In a major shift in how the AFL-CIO deploys its political power, the union federation announced that it will begin giving members direct say over what campaigns it spends money on, and how.
Under the new plan, the Super PAC aligned with the AFL-CIO will assign points to members who participate in conventional campaign tactics like phone banking and canvassing. Members who accumulate enough points can direct the Workers' Voices Super PAC to spend a corresponding amount of money on a campaign of their choice -- whether a congressional race, a union organizing drive or a legislative push -- and can direct that money toward a specific mechanism like advertisements or field work.
The change could reverberate through the political landscape. An analysis for the Center for Public Integrity found that the AFL-CIO has spent the eighth-largest sum of any individual or organization so far this election cycle, drawing on dues and contributions from member organizations to pour some $2.3 million into Workers' Voices. The Super PAC announced in late March that it had raised $5.4 million so far and had $4.1 cash on hand.
Super PACs, which have arisen as a result of the Supreme Court's decision in the 2010 Citizens United case, are allowed to raise unlimited amounts of money but are technically prohibited from coordinating with political campaigns.
The Citizens United decision has been heavily criticized -- including by President Barack Obama -- for allowing affluent individuals and corporations to drastically alter the political process by spending boundless amounts of money. But the decision also empowers unions, both by lifting limits on what union Super PACs can raise and by eliminating restrictions that dictated the types of political advocacy union members could engage in.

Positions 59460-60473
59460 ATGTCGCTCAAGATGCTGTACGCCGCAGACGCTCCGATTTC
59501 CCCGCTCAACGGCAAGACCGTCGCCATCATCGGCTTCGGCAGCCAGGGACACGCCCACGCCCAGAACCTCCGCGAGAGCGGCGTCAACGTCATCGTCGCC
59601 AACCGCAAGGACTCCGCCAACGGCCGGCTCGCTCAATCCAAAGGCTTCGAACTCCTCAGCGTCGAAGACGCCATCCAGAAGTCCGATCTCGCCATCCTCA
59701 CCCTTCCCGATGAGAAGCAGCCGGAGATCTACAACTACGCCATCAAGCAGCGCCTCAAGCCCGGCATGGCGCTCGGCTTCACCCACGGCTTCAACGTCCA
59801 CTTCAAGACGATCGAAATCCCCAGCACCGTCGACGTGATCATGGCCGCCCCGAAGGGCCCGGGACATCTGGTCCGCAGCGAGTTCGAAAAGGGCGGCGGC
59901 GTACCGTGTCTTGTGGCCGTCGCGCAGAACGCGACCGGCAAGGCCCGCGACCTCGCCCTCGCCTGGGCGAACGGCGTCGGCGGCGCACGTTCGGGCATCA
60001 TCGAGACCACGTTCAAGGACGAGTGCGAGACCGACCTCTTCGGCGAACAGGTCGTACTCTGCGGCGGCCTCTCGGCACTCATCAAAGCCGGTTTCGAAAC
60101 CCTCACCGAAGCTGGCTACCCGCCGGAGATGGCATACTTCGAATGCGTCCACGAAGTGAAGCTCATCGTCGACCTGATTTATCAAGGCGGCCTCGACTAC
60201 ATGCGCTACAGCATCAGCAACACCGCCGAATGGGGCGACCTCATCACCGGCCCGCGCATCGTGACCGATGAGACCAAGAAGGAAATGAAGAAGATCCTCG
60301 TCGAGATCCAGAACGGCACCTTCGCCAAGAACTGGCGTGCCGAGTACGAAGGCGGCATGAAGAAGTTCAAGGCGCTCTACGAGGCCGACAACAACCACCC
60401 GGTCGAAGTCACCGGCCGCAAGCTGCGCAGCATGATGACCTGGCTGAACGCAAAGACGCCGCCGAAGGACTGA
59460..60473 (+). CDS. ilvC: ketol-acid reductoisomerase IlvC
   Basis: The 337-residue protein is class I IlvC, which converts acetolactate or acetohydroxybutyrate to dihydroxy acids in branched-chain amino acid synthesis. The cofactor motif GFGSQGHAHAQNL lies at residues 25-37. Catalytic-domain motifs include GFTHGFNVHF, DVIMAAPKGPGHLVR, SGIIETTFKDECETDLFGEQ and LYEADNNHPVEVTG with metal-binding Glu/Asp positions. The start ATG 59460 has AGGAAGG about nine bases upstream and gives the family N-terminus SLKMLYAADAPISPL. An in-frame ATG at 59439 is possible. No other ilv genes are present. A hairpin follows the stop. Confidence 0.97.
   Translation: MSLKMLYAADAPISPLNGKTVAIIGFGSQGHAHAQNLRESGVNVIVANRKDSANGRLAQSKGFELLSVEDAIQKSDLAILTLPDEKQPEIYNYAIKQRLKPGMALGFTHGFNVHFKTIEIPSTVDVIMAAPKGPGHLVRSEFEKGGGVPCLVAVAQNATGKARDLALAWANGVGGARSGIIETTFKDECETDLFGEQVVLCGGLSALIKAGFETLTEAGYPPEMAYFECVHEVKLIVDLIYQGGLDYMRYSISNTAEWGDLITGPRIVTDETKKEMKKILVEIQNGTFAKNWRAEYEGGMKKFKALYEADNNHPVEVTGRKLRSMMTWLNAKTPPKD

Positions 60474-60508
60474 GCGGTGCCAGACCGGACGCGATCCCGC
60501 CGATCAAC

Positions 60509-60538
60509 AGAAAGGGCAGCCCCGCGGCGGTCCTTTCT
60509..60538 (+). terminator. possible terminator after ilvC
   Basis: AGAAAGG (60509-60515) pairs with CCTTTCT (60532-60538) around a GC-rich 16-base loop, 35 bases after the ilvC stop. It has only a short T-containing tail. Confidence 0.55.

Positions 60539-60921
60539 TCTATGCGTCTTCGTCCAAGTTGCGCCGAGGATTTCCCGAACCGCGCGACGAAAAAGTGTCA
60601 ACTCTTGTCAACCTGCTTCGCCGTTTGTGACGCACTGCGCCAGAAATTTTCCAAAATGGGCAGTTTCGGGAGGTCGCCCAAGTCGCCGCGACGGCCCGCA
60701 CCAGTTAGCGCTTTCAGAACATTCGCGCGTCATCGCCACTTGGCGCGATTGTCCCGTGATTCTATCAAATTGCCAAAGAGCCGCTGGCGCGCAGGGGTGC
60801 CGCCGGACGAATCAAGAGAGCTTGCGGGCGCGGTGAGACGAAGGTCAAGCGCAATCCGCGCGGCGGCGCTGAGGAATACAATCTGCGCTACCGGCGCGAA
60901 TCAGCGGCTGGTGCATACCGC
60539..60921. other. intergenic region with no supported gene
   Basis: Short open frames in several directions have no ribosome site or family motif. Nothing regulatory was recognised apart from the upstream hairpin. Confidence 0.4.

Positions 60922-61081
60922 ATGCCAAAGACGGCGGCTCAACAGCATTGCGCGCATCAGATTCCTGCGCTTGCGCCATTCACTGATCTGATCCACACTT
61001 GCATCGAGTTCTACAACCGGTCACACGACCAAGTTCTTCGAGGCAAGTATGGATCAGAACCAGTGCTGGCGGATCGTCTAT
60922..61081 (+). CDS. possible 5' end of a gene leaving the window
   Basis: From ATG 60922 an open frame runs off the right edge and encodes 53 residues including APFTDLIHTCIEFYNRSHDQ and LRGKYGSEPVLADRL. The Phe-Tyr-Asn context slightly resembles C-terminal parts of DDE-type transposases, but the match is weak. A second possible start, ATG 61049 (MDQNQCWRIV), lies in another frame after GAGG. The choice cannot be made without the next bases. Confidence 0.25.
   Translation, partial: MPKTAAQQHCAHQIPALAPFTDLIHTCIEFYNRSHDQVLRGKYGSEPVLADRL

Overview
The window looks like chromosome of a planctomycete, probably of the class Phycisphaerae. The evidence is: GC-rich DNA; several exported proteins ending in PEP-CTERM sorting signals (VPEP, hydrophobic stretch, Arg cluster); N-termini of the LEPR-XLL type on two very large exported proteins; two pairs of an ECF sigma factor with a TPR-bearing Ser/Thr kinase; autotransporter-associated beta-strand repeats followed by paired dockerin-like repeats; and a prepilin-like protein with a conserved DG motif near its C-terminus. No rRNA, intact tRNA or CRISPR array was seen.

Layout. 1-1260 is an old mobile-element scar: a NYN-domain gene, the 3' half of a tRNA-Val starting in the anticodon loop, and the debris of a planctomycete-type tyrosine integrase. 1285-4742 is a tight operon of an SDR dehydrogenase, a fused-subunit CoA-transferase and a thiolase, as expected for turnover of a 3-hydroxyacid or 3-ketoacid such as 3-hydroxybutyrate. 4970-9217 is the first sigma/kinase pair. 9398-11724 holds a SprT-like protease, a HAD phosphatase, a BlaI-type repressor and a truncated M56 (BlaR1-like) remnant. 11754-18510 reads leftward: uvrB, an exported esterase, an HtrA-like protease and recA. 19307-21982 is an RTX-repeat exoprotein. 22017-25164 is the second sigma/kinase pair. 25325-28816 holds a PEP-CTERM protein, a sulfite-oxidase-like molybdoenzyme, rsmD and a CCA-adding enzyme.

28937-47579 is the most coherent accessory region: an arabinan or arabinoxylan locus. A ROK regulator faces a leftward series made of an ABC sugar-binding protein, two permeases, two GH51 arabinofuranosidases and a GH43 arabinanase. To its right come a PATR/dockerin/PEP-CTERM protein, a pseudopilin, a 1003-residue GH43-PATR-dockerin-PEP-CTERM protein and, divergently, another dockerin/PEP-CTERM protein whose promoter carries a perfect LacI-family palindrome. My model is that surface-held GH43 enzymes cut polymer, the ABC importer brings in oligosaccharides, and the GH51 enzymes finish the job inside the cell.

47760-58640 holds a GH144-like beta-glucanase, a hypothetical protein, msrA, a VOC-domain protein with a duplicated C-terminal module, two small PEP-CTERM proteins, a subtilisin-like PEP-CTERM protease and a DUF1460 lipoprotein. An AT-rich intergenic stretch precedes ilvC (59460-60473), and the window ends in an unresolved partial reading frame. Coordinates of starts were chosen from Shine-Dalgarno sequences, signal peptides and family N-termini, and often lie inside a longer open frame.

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Formerly, unions could only campaign to union members. In the post-Citizens United world, members can call and knock on the doors of non-union members as well. By incentivizing political activity, the new system builds on that expanded ability to marshal votes.
We are going to empower people and empower workers in a way that's not been done before, Workers' Voice spokesman Eddie Vale told the Huffington Post. There may be a congressional race that isn't much on people's radar in D.C. But if there are a hundred activists in that congressional district who get their asses out of bed every morning and make phone calls and knock on doors, we feel they have earned the right to put [our] resources there.
Typically bastions of Democratic support, unions have long been a bugaboo of Republicans who argue organized labor has too much political clout. Presumptive Republican presidential nominee Mitt Romney has called for a ban on political spending by unions, saying labor leaders are free to ignore the wishes of their constituents.
Unions should not have the power to take money out of their members' paychecks to buy the support of politicians favored by the union bosses, Romney said in a recent stump speech.
Vale told the Huffington Post that the new program undercuts Romney's assertion, particularly because non-union members are free to participate and get a say in how Workers' Voices spends its money.
This wasn't created in response to Romney's comments, Vale told the Huffington Post. But it is a very good answer to [Republicans'] canard that there is some secret union boss in D.C. making these decisions, because this is literally not just any rank-and-file union member making decisions, this is any member of the general public.